Buitreraptor gonzalezorum munching on prey. © 2005 Field MuseumThe earliest dromaeosaurid theropod from South America. 2005. Peter J. Makovicky, Sebastián Apesteguía and Federico L. Agnolín. Nature 437:1007-1011.
Abstract: The evolutionary history of Maniraptora, the clade of carnivorous dinosaurs that includes birds and the sickle-clawed Dromaeosauridae, has hitherto been largely restricted to Late Jurassic and Cretaceous deposits on northern continents. The stunning Early Cretaceous diversity of maniraptorans from Liaoning, China, coupled with a longevity implied by derived Late Jurassic forms such as Archaeopteryx, pushes the origins of maniraptoran lineages back to Pangaean times and engenders the possibility that such lineages existed in Gondwana. A few intriguing, but incomplete, maniraptoran specimens have been reported from South America, Africa and Madagascar. Their affinities remain contested, however, and they have been interpreted as biogeographic anomalies relative to other faunal components of these land-masses. Here we describe a near-complete, small dromaeosaurid that is both the most complete and the earliest member of the Maniraptora from South America, and which provides new evidence for a unique Gondwanan lineage of Dromaeosauridae with an origin predating the separation between northern and southern landmasses.
Reconstructed skeleton of Buitreraptor gonzalezorum. Long hindlimbs indicate it was a fast runner. Elongated arms and massive shoulder girdle suggest powerful prey-grasping abilities. © 2005 Field Museum, Photo by John Weinstein.From Livescience.com come this article by Robert Britt:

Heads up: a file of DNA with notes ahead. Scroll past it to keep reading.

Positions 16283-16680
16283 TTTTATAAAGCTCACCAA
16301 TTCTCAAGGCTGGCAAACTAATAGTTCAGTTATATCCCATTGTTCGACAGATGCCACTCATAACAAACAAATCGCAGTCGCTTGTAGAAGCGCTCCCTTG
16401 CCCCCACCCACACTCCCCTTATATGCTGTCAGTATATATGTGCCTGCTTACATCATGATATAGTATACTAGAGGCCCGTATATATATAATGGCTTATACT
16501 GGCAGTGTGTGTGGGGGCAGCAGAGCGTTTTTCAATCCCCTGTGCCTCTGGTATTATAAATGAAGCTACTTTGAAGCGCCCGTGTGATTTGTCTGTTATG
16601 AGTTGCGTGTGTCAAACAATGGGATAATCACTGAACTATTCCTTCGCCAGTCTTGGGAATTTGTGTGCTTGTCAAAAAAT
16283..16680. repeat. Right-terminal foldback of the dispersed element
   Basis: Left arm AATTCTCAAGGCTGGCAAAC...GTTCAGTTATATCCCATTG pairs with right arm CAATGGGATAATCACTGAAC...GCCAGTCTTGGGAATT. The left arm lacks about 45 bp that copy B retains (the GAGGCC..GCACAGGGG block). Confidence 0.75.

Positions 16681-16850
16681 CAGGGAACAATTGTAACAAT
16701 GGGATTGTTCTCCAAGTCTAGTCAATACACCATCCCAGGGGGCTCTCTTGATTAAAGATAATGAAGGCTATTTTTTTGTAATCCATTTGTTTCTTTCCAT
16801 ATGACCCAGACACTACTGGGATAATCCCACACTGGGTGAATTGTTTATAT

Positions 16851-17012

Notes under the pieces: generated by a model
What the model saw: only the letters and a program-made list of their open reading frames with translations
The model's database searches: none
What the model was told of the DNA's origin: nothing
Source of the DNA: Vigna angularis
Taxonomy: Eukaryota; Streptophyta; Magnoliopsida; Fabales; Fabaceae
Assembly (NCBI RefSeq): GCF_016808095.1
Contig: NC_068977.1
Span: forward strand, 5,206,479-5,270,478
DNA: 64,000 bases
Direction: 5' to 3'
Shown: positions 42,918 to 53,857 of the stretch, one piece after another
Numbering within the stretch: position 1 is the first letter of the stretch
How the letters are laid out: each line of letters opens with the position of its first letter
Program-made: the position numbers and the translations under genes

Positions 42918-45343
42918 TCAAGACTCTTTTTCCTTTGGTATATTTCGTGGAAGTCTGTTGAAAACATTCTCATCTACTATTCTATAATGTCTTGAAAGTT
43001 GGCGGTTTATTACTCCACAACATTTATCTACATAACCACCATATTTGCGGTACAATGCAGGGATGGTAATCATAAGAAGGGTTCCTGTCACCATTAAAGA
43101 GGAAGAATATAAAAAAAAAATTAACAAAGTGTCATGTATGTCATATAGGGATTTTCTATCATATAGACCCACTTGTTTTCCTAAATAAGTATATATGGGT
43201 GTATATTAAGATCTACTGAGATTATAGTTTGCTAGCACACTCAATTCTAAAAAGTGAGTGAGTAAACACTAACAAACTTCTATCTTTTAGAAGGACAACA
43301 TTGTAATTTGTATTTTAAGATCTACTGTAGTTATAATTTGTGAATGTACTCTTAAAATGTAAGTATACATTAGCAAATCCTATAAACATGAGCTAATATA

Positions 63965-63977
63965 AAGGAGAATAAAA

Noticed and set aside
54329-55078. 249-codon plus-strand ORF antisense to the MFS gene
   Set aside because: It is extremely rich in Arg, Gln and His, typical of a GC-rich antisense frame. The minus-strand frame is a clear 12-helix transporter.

The discovery of a bird-like dinosaur in South America has paleontologists rethinking when, where and how one group of raptors evolved. The rooster-sized dinosaur is called Buitreraptor (bwee-tree-rap-tor) gonzalezorum. It has a long head and long tail and wing-like forelimbs. Its serrated teeth, like steak knives, suggest it was a carnivore.
Buitreraptor is related to Velociraptor, the presumed cunning killer made famous by Hollywood. Both belong to a class of birdlike dinosaurs that ran swiftly on two legs and are called dromaeosaurs. The new find suggests such raptors go back much further in time that previously thought.
Until recently, dromaeosaurs had been found only in Asia and North America and only in the Cretaceous period, which ran from 145 million to 65 million years ago. Evidence that they existed in the Southern Hemisphere has been mounting.
"Buitreraptor is one of those special fossils that tells a bigger story about the Earth's history and the timing of evolutionary events," said Peter Makovicky, Curator of Dinosaurs at The Field Museum. "It not only provides definitive evidence for a more global distribution and a longer history for dromaeosaurs than was previously known, but also suggests that dromaeosaurs on northern and southern continents took different evolutionary routes after the landmasses they occupied drifted apart."
The skeleton of Buitreraptor gonzalezorum in the field. A string of vertebrae and the right shoulder (lower left) and femur are showing. The matchstick shows scale. Photo by Peter Makovicky, Courtesy of the Field Museum.